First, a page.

Of all the cards dealt to Carly Fiorina, the now departed HP diva, there was one that just couldn't be played. Dell. She fought like a tiger to merge her company with Compaq, hoping that two of the more innovative-minded computer makers might bring on some agita for Michael Dell and his CEO Kevin Rollins. But last spring at an industry confab, Rollins was boasting that Dell reaps more than 100 percent of the profits in the entire industry. Sounds weird, but think of it this way: Dell is making big money while everybody else combined is operating at a loss. Sorry, Carly.

In Dell's view, only one big player has a right to exist in the business of selling Windows-based PCs--the firm Michael Dell founded in his college dorm room. Profitless rivals should take up something with a better chance of putting change in their pockets. In fact, IBM, once the gold standard in PCs, recently did just that, selling its laptop business to a Chinese company called Lenovo. And now that Carly has left the building, there's speculation that HP itself might bail (though at the moment the company is holding steady).

Why can Dell pile up the bucks when others rarely use their black-ink cartridges when printing out quarterly results? Dell's direct-sales model gives it dollars others share with retailers. Its low component costs keep prices down. And the business is run superbly. What's more, Dell saves money by not spending its shekels to seek major breakthroughs. That path (as opposed to spending R&D money on things like product integration) "squanders shareholder money," said Rollins.

Dell finds it hilarious that companies like IBM, HP and Sony fund researchers to come up with ideas that break the mold. PCs, says Dell spokesperson T. R. Reid, have reached a period of "standardization." They aren't the glamorous gizmos they were in the industry's early days. They are commodities, largely undifferentiated devices loaded with the chips made by Intel, running the software made by Bill Gates's minions. Dell doesn't like the term commoditization--it makes PCs sound cheesy. But the company nonetheless owes its success to it, because commoditization eliminates differences between its products and those of its competitors. That means it competes on cost, service and business model.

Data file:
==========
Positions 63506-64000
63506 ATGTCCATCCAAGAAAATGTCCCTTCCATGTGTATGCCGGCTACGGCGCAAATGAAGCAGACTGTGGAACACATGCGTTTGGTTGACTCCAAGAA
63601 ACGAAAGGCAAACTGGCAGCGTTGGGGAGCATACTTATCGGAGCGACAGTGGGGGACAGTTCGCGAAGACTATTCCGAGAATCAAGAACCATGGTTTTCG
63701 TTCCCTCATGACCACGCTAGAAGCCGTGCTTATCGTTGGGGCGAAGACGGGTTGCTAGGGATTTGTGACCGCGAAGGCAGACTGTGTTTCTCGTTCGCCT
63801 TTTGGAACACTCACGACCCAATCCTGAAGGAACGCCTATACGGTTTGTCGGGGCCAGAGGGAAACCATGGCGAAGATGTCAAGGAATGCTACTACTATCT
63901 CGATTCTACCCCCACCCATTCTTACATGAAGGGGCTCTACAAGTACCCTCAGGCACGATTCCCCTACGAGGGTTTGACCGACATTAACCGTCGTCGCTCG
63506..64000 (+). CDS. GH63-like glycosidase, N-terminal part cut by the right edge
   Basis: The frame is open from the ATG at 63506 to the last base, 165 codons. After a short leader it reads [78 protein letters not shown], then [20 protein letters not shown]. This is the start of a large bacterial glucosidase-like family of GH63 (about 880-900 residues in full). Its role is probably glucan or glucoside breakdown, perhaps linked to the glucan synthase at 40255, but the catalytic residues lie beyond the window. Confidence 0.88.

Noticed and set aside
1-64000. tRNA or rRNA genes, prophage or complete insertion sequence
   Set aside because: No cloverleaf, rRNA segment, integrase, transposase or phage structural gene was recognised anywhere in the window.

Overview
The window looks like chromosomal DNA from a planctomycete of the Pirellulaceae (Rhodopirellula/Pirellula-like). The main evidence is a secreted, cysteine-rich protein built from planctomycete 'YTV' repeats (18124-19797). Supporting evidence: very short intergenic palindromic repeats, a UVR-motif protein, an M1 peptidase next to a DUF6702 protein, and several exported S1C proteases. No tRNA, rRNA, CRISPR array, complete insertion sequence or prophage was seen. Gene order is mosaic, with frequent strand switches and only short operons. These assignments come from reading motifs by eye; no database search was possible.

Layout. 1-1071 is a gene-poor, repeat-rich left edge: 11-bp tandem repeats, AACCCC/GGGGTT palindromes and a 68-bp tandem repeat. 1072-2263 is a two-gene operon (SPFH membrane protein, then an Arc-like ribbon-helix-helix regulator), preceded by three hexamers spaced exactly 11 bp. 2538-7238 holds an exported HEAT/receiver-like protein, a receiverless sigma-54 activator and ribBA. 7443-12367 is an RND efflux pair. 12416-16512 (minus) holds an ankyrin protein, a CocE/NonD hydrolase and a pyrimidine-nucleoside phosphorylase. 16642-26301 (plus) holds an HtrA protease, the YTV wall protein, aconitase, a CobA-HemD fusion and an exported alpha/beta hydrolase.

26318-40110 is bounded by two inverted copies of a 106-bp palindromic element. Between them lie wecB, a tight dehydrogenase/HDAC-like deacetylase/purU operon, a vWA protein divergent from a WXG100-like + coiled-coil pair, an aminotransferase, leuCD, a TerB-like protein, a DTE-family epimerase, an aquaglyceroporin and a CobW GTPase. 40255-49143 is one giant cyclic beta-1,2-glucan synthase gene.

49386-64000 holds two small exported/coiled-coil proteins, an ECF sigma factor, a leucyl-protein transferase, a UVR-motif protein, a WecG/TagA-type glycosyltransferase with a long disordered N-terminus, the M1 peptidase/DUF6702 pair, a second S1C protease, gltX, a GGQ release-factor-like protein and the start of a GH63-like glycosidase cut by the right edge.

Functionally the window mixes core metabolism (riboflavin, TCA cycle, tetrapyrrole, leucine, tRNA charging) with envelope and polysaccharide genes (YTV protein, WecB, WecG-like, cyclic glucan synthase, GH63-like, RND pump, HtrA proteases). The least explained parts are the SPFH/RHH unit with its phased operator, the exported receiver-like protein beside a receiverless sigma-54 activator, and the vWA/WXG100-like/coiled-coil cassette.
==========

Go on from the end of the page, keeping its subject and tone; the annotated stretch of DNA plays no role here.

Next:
But wait a minute--hasn't Steve Jobs at Apple proved that you can innovate with person-al computers? Not according to Dell. "Is it innovation if no one buys it?" asks Reid, noting Apple's meager 5 percent market share.

By that measure, the work done by Xerox's researchers in the '70s--mouse, windows, menus and all that stuff--was not innovation but waste, even though those breakthroughs later became integral to every modern computer, including those sold by Dell. Treating computers as commodities is a self-fulfilling prophecy that may only ensure that the great advances will come elsewhere.

Microsoft's leaders love to talk up innovation in the PC industry. Yet they profess to be unconcerned with Dell's march to dominance. When I brought up the subject to CEO Steve Ballmer, he noted that with all Dell's triumphs, it has only a third of the U.S. market and a smaller share globally. Of course, if others drop out those numbers will rise, but "it's not something we can control," he says. Meanwhile, Bill Gates thinks that Dell's ascent is just wonderful. "Those guys are smart, smart capitalists," he says.

That's a claim that no one would dispute. But as far as consumers are concerned, broad competition--and groundbreaking products that make our hearts go aflutter--is much better than ho-hum boxes churned out by a dominant industry giant and a bunch of overseas no-names. The Wintel world would benefit from a Steve Jobs-level product-and-marketing genius who would test the canard that PCs are doomed to be commodities. Come to think of it, has HP's board thought of paying a visit to the man in Cupertino?

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